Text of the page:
Coping with suicide of a loved one — (The Toronto Star)

SSRI Ed note: Successful executive feels depressed, takes antidepressants, kills himself. Wife struggles with "why" not understanding how the meds work.

Original article no longer available

The Toronto Star

Sep. 29, 2006. 06:55 AM


The day Mrs. G came home and found her husband’s body in their garage ­ the car still running ­ she underwent one of life’s most painful experiences.

She described it graphically and became inconsolable, guilt-ridden and emotionally paralyzed. “Doctor,” she sobbed to me, “my life is over.”

Her husband had been depressed for six months. The successful executive had been in therapy and on antidepressants.

But before that fateful day he had recently returned to work and appeared stable. In fact, in the last few days before his death, he seemed in good spirits.

He was calling old friends, socializing, seemingly back “on his game.”

But it was an illusion.

He left a note saying, “I tried, I really tried, but in the end it was too much. I love you. Don’t blame yourself.”

Every year there are about 4,000 suicides in Canada. Suicide accounts for 24 per cent of all deaths among Canadians 15 to 24 and 16 per cent of all deaths for those 25 to 44.

Depression and profound personal turmoil are the major reasons people turn to self-destructive behaviour.

During our lifetime, up to 15 per cent of us will suffer serious clinical depression ­ losing interest in life, withdrawing, feeling varying degrees of hopelessness, negativity, helplessness with suicidal ruminations.

Yet a recent study in the Canadian Psychiatric Journal indicated approximately one out of three individuals who are suicidal will not consult with a mental health professional.

But suicide is not a private event; there are survivors. The impact on those who survive ­ the families, the friends and the community ­ is often catastrophic.

Guilt, guilt and more guilt becomes the obsessive theme, at least in the beginning. While those who end their life may find relief from the pain of their existence, their families experience a collective, profound psychological wound.

Inevitably their introspection leads to self-denigration. They are convinced more could have been done, that they should have paid more attention or seen cries for help.

The emotional aftermath can be crippling and long-term, says Dr. Thor Choptiany, an expert in child and adolescent psychiatry at the University of Manitoba.

Survivors go through a serious form of bereavement. In extreme cases, people may try suicide themselves. Help from mental health professionals as well as the love of family and friends becomes a mainstay.

Mrs. G was searching for answers; a map for survival, a port in the storm. The challenge would be daunting, the journey arduous. She worked with me for several years. At times she’d struggle with her own suicidal impulses.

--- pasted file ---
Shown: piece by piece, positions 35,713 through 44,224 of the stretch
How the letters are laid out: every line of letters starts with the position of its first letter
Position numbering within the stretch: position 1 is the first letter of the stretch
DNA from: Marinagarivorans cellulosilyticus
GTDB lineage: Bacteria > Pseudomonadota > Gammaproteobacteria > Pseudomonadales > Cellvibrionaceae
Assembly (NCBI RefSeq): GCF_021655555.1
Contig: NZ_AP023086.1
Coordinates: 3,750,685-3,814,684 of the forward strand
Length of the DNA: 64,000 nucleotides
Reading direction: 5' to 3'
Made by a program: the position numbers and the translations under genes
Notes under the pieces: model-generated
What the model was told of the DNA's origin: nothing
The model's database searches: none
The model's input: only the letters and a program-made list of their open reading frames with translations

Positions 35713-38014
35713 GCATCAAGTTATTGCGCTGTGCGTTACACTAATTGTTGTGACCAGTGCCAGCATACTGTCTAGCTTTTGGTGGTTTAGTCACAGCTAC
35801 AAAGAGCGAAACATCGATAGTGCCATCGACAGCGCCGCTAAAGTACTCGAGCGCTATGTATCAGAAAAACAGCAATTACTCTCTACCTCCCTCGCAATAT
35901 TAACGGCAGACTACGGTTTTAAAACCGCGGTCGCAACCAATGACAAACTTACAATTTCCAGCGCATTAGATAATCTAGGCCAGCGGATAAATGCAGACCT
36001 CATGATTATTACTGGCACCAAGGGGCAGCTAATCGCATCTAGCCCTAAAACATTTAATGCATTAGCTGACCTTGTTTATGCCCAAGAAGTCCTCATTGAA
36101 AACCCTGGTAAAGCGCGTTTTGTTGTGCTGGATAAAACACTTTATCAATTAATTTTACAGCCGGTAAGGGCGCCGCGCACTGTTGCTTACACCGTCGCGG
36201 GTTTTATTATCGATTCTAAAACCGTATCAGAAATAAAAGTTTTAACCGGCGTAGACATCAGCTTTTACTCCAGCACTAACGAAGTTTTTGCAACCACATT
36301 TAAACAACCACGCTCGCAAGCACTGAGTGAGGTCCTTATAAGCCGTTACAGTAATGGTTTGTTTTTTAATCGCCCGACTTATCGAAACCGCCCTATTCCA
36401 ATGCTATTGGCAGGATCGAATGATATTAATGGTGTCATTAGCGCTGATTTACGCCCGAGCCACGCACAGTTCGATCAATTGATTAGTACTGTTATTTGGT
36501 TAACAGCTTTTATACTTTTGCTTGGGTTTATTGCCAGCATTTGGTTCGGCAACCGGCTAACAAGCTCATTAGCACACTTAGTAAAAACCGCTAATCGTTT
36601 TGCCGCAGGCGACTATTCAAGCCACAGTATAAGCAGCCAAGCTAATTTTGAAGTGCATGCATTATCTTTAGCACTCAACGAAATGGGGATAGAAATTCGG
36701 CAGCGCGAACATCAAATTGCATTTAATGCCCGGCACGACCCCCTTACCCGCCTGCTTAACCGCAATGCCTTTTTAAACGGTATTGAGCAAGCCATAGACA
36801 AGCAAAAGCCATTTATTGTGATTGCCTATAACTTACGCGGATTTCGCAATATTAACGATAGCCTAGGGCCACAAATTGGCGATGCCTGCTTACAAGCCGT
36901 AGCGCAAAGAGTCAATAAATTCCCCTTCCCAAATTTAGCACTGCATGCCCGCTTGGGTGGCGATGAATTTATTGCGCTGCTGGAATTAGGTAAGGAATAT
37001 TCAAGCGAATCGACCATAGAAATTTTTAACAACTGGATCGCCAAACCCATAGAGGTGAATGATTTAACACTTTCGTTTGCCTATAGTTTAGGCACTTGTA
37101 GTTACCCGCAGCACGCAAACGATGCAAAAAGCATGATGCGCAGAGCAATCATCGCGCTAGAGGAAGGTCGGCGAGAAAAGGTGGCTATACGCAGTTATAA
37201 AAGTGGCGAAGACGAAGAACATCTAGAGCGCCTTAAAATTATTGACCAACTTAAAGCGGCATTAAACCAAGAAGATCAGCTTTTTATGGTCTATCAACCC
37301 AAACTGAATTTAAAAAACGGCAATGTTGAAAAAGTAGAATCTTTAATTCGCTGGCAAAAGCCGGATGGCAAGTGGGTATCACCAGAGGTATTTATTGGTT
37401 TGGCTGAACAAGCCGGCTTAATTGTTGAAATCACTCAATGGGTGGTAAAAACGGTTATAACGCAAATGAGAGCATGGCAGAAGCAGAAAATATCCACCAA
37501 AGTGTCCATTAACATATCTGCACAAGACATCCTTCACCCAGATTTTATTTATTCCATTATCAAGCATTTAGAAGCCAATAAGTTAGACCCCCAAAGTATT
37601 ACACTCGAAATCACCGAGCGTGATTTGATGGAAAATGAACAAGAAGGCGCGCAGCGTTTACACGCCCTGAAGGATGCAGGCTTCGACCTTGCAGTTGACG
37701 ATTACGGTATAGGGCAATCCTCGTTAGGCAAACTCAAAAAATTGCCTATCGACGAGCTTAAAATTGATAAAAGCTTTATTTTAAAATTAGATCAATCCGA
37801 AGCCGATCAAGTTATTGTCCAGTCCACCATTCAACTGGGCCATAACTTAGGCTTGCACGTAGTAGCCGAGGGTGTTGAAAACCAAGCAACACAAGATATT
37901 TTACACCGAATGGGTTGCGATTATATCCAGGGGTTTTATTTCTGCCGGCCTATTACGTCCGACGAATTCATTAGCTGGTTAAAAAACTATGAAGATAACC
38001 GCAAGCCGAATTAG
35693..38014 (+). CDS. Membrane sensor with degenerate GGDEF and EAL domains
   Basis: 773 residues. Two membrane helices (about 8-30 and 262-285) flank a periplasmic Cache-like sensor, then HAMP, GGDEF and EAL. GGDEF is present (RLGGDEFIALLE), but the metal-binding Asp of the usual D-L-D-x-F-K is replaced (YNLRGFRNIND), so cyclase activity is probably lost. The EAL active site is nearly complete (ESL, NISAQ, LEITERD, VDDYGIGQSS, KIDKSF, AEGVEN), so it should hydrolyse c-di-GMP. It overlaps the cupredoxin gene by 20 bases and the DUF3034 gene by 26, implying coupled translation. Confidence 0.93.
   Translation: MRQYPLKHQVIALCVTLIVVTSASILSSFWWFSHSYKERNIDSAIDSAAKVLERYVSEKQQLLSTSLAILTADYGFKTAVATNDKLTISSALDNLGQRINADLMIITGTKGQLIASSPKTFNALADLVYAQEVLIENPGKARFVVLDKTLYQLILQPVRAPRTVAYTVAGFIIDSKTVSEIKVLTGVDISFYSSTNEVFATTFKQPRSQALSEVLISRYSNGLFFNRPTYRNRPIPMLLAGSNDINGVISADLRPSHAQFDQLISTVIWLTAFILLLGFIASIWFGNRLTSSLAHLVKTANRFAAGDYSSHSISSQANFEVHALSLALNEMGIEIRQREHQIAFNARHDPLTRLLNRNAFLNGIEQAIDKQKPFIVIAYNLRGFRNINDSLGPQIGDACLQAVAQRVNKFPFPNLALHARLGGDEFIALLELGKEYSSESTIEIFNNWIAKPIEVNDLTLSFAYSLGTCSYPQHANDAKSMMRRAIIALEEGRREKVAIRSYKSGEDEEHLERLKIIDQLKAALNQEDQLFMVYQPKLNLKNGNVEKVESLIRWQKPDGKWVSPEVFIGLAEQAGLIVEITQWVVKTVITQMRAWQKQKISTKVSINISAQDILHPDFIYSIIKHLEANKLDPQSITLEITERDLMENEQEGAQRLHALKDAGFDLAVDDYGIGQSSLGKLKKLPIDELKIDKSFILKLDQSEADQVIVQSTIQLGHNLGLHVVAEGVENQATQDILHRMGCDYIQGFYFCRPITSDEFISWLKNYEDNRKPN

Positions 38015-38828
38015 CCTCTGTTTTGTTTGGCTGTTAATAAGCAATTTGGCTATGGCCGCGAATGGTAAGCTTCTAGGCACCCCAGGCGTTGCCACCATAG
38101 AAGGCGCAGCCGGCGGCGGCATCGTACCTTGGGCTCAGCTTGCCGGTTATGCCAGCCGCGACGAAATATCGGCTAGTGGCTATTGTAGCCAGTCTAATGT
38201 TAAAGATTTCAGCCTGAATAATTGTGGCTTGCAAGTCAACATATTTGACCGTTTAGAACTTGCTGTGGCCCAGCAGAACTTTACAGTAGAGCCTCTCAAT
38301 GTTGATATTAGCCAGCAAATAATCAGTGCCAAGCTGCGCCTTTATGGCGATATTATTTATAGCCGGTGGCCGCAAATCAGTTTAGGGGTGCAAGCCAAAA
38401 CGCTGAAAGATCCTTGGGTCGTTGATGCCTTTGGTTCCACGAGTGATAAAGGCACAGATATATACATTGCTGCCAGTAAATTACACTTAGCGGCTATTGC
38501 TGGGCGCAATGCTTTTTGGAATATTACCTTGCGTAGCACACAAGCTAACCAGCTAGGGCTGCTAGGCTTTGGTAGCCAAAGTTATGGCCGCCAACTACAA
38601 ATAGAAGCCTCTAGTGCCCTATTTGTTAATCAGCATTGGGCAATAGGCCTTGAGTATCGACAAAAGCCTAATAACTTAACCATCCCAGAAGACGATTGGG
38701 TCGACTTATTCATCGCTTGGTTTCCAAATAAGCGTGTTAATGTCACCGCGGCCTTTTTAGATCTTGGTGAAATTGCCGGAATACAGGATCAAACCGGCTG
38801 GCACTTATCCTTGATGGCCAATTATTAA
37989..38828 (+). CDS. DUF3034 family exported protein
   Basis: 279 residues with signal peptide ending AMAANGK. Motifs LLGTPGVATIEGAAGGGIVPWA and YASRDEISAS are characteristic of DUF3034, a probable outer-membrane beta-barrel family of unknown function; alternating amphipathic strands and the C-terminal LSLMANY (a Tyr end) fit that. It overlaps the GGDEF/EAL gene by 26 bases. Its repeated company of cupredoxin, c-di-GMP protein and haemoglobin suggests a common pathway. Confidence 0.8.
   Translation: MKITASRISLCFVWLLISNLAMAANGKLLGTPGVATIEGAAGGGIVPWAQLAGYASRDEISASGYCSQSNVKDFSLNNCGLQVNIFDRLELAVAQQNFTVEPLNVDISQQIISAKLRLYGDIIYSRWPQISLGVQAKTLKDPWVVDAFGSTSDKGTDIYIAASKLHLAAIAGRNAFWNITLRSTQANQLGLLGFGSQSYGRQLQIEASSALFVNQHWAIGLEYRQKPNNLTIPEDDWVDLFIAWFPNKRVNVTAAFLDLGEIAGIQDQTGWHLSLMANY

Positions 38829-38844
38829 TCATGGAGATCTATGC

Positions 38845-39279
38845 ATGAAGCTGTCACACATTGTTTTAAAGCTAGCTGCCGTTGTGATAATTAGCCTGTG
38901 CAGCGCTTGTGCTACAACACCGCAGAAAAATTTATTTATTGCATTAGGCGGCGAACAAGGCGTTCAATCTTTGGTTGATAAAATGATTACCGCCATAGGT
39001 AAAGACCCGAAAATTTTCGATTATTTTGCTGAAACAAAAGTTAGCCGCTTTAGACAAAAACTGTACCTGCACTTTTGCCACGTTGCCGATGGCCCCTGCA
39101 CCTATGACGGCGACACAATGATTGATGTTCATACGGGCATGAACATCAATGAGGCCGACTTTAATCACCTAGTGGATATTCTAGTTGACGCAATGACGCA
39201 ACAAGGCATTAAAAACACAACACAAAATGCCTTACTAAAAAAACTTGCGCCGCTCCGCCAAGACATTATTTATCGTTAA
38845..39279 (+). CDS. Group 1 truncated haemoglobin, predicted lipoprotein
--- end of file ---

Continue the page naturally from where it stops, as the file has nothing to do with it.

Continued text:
In therapy she tackled her guilt, her regret over not being able to save her husband and her belief that she was worthless and nothing was left for her. All this, in spite of her children, a company she ran and her wide circle of friends.

Eventually it became important that she recognize her rage at her husband’s abandoning her. She also had to realize that for a variety of reasons her husband had chosen his solution, and that she, like her therapist was only human with limitations. And in spite of her love, her husband had been driven by his own pain.

Ultimately she was able to reinvest in the value of life, to tolerate her memories and forgive herself and her husband for the tragedy that had scarred her life. Today she is remarried and living a rich life and accepting the past as part of her karma.

In a recent soul-searching book, Finding Lily, author Richard Clewes struggles to find meaning in his wife’s suicide. His journey is a chronicle of introspection, questioning his role in her demise. Finally, he achieves some degree of inner peace.

He lets go as much as possible and comes to terms with the choices she made to end her life. He absolves himself of any responsibility for her final act.

He learns that for whatever reason someone chooses suicide, the choice is an individual one and recognizes for the profoundly mentally ill, these choices may be significantly influenced by the victim’s inner struggles.

For those with psychosis and bipolar mood disorders up to 50 per cent will attempt suicide.

At least 15 per cent of the severely mentally ill, especially those with psychosis and significant depressions, will be successful.

In Man’s Search For Meaning, the late psychiatrist and Auschwitz survivor Victor Frankl talks about how it is important to be able to turn to one’s own inner life and spirituality to survive and tolerate suffering. He emphasizes the importance of having a vision of the future to avoid hopelessness.

Without hope, he says, life has no authentic context. Perhaps this is the core ingredient that separates those who choose suicide from those who choose to continue to struggle with the vicissitudes of life.

Dr. Fred Shane is an Associate Professor of Psychiatry in Winnipeg, Man. He treats severely depressed individuals and survivors of suicide.